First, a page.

Rome’s ancient history and rich cultural heritage make it one of the world’s top art capitals. The sheer amount of museums and galleries can make it difficult to figure out, which exhibitions are worth seeing. Expats living in Rome has looked at all the exhibitions and selected three must-see exhibitions in Rome in November.
This exhibition was supposed to end in June of this year but has been extended, due to popular demand and Covid, to January 9th of 2022.
The Torlonia collection is one of the most, if not the most prestigious private collection of ancient sculptures in the world. The exhibition, which has been moved to Villa Cafarelli (the new exhibition space in the Capitoline Museum), features 90 masterpieces, such as the Hestia Giustiani, selected from 620 catalogued sculptures belonging to the Torlonia collection.
Over 5 sections visitors will learn about the history of collecting ancient Greek and Roman marble sculptures, starting with the opening of Museo Torlonia by prince Alessandro Torlonia in 1875, when Rome became the capital of the Kingdom of Italy.
The other sections cover the excavations done by the Torlonia family on their numerous properties in Rome, such as the estates of Roma Vecchia and Caffarella, and the collections acquired from other collectors and artists in the 15th, 16th, 17th, and 18th century.
A must see exhibition before the end of this year.
Entry Fee: 13€ (full price), 11€ (concession), free for children below the age of 6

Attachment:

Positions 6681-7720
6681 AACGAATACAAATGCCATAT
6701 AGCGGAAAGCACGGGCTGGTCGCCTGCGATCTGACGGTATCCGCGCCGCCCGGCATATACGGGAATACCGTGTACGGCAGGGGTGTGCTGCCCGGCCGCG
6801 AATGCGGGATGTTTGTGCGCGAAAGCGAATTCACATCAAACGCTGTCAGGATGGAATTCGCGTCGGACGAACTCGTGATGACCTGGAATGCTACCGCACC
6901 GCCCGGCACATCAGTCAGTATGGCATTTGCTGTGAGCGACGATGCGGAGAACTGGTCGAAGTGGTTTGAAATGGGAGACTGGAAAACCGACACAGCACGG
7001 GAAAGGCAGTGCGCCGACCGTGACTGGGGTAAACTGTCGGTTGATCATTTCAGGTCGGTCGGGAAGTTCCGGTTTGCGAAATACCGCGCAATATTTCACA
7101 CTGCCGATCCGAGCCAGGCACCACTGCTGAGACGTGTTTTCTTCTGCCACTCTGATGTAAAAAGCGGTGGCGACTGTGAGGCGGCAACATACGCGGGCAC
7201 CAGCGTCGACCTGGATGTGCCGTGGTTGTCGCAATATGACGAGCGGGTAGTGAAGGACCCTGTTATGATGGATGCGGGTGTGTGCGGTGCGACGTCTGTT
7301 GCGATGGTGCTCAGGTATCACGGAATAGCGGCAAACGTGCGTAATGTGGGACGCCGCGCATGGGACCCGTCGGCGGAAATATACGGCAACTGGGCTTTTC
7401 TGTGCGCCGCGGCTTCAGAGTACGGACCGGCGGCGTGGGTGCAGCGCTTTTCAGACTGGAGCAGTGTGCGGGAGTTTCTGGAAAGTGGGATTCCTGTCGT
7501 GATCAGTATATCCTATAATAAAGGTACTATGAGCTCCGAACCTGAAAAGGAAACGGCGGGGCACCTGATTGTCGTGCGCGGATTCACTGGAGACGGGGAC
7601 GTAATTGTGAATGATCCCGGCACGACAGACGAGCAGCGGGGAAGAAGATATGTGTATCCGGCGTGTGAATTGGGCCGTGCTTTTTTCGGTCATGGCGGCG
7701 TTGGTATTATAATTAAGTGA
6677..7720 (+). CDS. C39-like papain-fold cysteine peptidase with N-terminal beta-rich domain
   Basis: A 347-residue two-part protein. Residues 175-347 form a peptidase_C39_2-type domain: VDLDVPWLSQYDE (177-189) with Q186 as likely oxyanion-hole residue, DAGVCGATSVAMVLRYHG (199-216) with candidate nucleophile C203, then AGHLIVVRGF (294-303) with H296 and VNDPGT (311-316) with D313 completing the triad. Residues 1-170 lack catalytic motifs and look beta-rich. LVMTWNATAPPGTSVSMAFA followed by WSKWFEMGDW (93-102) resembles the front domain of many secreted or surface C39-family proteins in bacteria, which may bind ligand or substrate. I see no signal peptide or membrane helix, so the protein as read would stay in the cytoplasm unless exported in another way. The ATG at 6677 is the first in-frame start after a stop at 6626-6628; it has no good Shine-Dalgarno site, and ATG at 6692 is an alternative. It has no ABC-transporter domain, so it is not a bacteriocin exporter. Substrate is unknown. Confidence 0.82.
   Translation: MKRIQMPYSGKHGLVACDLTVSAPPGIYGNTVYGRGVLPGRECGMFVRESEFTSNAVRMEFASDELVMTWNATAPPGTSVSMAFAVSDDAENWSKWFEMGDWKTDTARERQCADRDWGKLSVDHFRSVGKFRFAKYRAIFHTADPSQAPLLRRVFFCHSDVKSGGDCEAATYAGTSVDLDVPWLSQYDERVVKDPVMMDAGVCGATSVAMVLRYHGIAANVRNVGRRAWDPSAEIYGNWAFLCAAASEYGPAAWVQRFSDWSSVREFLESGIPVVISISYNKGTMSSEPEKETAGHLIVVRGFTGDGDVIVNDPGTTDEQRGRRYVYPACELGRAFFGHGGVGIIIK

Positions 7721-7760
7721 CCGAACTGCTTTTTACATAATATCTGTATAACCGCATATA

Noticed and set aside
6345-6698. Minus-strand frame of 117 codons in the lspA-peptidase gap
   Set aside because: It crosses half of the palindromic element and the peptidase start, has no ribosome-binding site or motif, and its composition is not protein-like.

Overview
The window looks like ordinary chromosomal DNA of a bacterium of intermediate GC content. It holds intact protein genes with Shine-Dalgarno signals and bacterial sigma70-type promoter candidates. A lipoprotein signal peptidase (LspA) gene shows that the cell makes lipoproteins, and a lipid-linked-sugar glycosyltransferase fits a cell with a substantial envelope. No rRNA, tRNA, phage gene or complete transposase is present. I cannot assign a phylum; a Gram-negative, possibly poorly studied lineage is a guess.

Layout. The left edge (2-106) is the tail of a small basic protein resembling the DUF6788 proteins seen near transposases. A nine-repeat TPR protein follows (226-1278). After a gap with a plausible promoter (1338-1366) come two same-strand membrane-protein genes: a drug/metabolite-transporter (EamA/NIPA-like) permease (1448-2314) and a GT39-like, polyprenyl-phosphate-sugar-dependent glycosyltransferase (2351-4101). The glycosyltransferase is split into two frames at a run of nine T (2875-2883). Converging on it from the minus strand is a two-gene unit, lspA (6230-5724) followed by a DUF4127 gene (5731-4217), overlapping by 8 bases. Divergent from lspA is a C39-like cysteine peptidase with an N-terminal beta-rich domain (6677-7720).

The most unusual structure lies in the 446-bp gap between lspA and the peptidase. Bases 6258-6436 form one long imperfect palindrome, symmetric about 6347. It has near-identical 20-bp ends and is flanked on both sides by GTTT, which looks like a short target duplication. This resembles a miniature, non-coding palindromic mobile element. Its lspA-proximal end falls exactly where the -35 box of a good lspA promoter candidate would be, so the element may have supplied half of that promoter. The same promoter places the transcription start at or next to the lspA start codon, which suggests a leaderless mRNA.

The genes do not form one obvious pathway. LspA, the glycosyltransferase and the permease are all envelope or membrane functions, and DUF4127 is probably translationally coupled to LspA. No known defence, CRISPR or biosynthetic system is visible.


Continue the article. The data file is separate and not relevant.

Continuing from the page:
#2 Prima, donna. Margaret Bourke-White
The Museo di Roma Trastevere is exhibiting over 100 photographs on the life and unconventional vision of Margaret Bourke White, a pioneering American photojournalist, who was known to her fellow LIFE Magazine staff as “Maggie the indestructible”.
The first known female war correspondent, Bourke-White covered social issues such as the victims of the Dust Bowl in the mid-1930s and was the first Western photographer allowed into the Soviet Union, documenting the five-year-plan during 1930-32.
The exhibition is divided into 11 thematic groups, starting with her early industrial work, showing the horrors she witnessed in the Buchenwald concentration camp, as well as he work covering segregationism in the American South and ending with her struggle with Parkinson disease.
Her fellow LIFE staffer Sean Callahan in his article on “The Last Days of a Legend” summed up perfectly, why she was called “Maggie the indestructible”: “(She was a) woman who had been torpedoed in the Mediterranean, strafed by the Luftwaffe, stranded on a Arctic island, bombarded in Moscow, and pulled out of the Chesapeake when her chopper crashed.”
An exhibition not to be missed on an extraordinary woman.
Entry Fee: 9.50€ (Adults), 8.50€ (Concession), Free for MIC Card holders
(online purchase is strongly recommended)
For the first time since 1911, Gustav Klimt returns to Italy. The exhibition hosted by Museo di Roma – Palazzo Braschi, features famous works such as Judith I, Lady in White, Friends I (The Sisters), The Bride, and Amalie Zuckerkandl.
Overall over 200 works of Klimt and artists in his cycle, such as Josef Hoffmann, Koloman Moser, Carl Moll and many others, are showcased in the exhibition, some of which are loans by the Belvedere Museum in Vienna and the Klimt Foundation.
Through 14 artistic stages the exhibition traces the artistic stages of Gustav Klimt, highlights his role as the co-founder of the Viennese Secession and focuses on his relationship with Italy, such as his participation in the Venice Biennale in 1910.
Furthermore, the exhibition includes Portrait of a Lady, once known as the most famous stolen painting in the world. The painting was bought by the famous Italian art patron Giuseppe Ricci Oddi in 1925 and exhibited until the theft in 1997 in Piacenza Galleria di Moderna Ricci Oddi. Until 22 years later, Portrait of a Lady was accidentally discovered in the same garden of the very Galleria, it had been stolen from.
Entry Fee: 13€ (full price), 11€ (concession)
By Sarah Grunenberg